18. The system of claim 11 additionally comprising securement means for permanently securing said anastomosis connector in said desired position.
19. The system of claim 18 wherein said securement means comprise at least one suture.
20. The system of claim 19 wherein said one suture is extended about the exterior of the bypass graft.
21. A system for effecting the bypass of a portion of a native blood vessel with a bypass graft, the native blood vessel having longitudinal axis and being located within the body of a living being, the native blood vessel having a wall and a hollow interior, the wall including a side portion having a opening therein, said system comprising a guide-wire and anastomosis device, said guide-wire being arranged to be extended through the opening in the native blood vessel, said anastomosis device having a first non-expandable, generally concave portion, a second portion, and a third portion, at least one of said first and second portions being orientable with respect to the other of said first and second portions within the blood vessel, said anastomosis device being arranged to be inserted through the opening in the native blood vessel by said guide wire to a desired position, said second portion being orientable with respect to the first portion at said desired position, wherein said first portion is located distally of the opening in the native blood vessel, said second portion is located proximally of the opening, and said third portion is located extending out of the opening, said anastomosis connector being arranged to be secured in place at said desired position, and said third portion of said anastomosis device being arranged to be connected to the bypass graft.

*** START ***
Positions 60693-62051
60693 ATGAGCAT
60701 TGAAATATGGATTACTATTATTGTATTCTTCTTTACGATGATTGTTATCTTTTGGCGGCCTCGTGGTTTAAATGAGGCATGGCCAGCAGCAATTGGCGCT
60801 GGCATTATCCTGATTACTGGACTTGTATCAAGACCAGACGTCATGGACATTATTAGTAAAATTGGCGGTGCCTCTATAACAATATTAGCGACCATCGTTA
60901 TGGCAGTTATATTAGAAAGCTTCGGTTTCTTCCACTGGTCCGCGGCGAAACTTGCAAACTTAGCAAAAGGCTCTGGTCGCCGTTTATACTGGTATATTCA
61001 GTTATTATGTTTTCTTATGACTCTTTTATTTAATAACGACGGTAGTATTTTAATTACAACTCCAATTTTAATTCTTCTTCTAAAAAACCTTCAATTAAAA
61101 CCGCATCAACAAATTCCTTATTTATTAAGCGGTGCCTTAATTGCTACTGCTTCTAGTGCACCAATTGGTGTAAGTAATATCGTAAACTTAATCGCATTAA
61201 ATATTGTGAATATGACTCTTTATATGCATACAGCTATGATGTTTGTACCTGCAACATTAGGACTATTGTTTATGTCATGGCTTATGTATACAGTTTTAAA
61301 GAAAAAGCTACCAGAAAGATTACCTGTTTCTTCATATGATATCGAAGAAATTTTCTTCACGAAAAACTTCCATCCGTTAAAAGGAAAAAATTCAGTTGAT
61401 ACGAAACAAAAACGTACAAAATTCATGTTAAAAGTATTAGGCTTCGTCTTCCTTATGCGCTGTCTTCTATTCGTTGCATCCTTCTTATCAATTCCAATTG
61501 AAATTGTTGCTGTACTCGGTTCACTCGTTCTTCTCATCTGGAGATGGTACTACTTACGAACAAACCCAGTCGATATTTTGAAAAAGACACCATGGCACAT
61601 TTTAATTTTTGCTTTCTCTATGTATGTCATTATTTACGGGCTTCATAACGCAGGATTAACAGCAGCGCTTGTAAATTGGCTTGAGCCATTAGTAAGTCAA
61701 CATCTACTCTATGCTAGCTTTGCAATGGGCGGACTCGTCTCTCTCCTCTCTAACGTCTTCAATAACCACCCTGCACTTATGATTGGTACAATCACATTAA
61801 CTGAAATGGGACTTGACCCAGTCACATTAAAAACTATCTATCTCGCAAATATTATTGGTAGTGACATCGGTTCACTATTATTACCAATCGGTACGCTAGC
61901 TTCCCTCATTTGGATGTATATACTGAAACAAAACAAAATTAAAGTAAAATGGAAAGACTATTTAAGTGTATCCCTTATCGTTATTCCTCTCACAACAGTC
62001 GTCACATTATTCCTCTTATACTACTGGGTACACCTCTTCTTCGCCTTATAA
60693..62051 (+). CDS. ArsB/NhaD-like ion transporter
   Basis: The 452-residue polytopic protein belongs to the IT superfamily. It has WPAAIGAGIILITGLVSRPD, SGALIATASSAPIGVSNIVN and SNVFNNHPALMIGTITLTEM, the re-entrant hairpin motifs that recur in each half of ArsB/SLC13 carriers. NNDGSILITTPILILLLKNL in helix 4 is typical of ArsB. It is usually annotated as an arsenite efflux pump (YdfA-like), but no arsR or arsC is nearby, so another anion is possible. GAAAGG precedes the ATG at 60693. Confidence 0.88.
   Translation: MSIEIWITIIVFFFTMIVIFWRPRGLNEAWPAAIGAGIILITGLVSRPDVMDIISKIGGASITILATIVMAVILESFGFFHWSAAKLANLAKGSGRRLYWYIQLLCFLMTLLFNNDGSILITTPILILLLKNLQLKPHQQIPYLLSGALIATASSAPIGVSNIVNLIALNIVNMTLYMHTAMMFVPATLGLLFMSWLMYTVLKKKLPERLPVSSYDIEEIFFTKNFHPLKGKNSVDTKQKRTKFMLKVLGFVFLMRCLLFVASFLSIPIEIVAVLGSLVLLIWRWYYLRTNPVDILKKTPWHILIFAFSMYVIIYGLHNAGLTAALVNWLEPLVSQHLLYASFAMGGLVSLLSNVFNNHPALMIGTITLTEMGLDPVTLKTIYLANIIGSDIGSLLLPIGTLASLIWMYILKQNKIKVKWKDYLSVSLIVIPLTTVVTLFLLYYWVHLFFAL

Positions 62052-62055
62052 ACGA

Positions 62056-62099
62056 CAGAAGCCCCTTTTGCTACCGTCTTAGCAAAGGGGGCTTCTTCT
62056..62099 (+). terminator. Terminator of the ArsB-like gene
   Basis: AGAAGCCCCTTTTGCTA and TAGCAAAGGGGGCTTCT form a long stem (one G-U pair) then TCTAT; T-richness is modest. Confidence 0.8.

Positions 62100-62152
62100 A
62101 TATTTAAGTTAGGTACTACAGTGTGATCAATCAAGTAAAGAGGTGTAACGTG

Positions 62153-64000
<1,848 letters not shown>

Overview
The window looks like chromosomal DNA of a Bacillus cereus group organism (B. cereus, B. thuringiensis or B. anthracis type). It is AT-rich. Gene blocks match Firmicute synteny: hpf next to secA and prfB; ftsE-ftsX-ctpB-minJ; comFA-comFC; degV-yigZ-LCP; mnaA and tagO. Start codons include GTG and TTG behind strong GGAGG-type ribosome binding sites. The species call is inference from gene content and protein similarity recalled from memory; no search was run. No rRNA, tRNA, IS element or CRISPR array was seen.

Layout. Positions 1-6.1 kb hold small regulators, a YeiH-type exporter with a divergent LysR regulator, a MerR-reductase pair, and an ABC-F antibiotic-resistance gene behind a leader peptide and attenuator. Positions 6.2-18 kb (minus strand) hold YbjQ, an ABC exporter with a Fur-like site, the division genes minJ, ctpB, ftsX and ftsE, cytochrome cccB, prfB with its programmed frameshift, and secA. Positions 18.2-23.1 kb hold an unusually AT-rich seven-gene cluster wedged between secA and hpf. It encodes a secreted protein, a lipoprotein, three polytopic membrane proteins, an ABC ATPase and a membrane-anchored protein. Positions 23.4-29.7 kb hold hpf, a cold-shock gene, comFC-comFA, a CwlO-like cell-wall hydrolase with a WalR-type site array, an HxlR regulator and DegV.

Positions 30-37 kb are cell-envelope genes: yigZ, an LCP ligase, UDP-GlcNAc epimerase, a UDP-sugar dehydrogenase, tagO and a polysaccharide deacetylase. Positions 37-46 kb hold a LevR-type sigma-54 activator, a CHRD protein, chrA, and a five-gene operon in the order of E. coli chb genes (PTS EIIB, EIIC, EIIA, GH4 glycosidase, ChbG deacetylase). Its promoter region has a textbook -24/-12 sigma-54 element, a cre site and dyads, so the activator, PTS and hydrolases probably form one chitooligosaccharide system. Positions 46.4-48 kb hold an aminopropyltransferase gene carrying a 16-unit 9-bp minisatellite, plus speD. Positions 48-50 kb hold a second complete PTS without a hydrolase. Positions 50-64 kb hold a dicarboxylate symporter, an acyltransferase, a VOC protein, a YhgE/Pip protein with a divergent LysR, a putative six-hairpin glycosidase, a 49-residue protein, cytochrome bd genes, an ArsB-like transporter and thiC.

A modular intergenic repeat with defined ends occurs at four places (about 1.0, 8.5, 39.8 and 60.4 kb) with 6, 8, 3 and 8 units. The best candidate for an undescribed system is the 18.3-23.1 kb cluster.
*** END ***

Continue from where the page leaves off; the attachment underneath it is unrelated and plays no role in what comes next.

22. The system of claim 21 wherein said system additionally comprises a dilator arranged for placement by said guide-wire for dilating the opening in the native blood vessel.
23. The system of claim 21 wherein said system additionally comprises a balloon, said balloon being arranged to be extended through the opening and inflated within the interior of the native blood vessel.